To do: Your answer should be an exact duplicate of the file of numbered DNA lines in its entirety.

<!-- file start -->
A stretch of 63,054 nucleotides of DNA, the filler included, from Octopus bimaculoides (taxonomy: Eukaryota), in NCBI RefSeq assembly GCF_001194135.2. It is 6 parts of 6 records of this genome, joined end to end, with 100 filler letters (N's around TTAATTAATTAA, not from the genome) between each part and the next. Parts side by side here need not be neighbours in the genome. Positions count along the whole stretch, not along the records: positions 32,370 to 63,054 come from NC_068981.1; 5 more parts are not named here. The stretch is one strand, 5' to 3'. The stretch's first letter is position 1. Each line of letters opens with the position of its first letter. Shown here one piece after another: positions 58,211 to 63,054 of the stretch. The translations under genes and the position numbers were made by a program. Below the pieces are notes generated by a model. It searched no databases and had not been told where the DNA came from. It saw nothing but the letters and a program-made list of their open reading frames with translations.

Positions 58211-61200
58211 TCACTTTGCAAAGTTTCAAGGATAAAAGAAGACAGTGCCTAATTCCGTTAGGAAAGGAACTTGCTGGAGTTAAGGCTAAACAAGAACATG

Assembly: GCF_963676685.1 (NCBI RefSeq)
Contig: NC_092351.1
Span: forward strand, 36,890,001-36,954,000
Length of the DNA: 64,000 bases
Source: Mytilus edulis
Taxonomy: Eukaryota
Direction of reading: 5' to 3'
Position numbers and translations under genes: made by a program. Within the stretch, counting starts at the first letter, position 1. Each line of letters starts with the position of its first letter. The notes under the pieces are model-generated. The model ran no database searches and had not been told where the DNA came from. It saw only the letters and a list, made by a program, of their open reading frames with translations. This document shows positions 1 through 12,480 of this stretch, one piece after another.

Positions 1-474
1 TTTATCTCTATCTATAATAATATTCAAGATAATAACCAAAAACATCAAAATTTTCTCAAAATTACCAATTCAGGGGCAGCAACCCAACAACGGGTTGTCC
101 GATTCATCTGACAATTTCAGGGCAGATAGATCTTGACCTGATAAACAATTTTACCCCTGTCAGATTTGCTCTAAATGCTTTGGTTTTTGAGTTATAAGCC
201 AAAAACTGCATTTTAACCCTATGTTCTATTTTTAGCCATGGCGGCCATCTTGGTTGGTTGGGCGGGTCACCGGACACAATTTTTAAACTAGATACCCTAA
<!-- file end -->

A stretch of 63,054 nucleotides of DNA, the filler included, from Octopus bimaculoides (taxonomy: Eukaryota), in NCBI RefSeq assembly GCF_001194135.2. It is 6 parts of 6 records of this genome, joined end to end, with 100 filler letters (N's around TTAATTAATTAA, not from the genome) between each part and the next. Parts side by side here need not be neighbours in the genome. Positions count along the whole stretch, not along the records: positions 32,370 to 63,054 come from NC_068981.1; 5 more parts are not named here. The stretch is one strand, 5' to 3'. The stretch's first letter is position 1. Each line of letters opens with the position of its first letter. Shown here one piece after another: positions 58,211 to 63,054 of the stretch. The translations under genes and the position numbers were made by a program. Below the pieces are notes generated by a model. It searched no databases and had not been told where the DNA came from. It saw nothing but the letters and a program-made list of their open reading frames with translations.

Positions 58211-61200
58211 TCACTTTGCAAAGTTTCAAGGATAAAAGAAGACAGTGCCTAATTCCGTTAGGAAAGGAACTTGCTGGAGTTAAGGCTAAACAAGAACATG

Assembly: GCF_963676685.1 (NCBI RefSeq)
Contig: NC_092351.1
Span: forward strand, 36,890,001-36,954,000
Length of the DNA: 64,000 bases
Source: Mytilus edulis
Taxonomy: Eukaryota
Direction of reading: 5' to 3'
Position numbers and translations under genes: made by a program. Within the stretch, counting starts at the first letter, position 1. Each line of letters starts with the position of its first letter. The notes under the pieces are model-generated. The model ran no database searches and had not been told where the DNA came from. It saw only the letters and a list, made by a program, of their open reading frames with translations. This document shows positions 1 through 12,480 of this stretch, one piece after another.

Positions 1-474
1 TTTATCTCTATCTATAATAATATTCAAGATAATAACCAAAAACATCAAAATTTTCTCAAAATTACCAATTCAGGGGCAGCAACCCAACAACGGGTTGTCC
101 GATTCATCTGACAATTTCAGGGCAGATAGATCTTGACCTGATAAACAATTTTACCCCTGTCAGATTTGCTCTAAATGCTTTGGTTTTTGAGTTATAAGCC
201 AAAAACTGCATTTTAACCCTATGTTCTATTTTTAGCCATGGCGGCCATCTTGGTTGGTTGGGCGGGTCACCGGACACAATTTTTAAACTAGATACCCTAA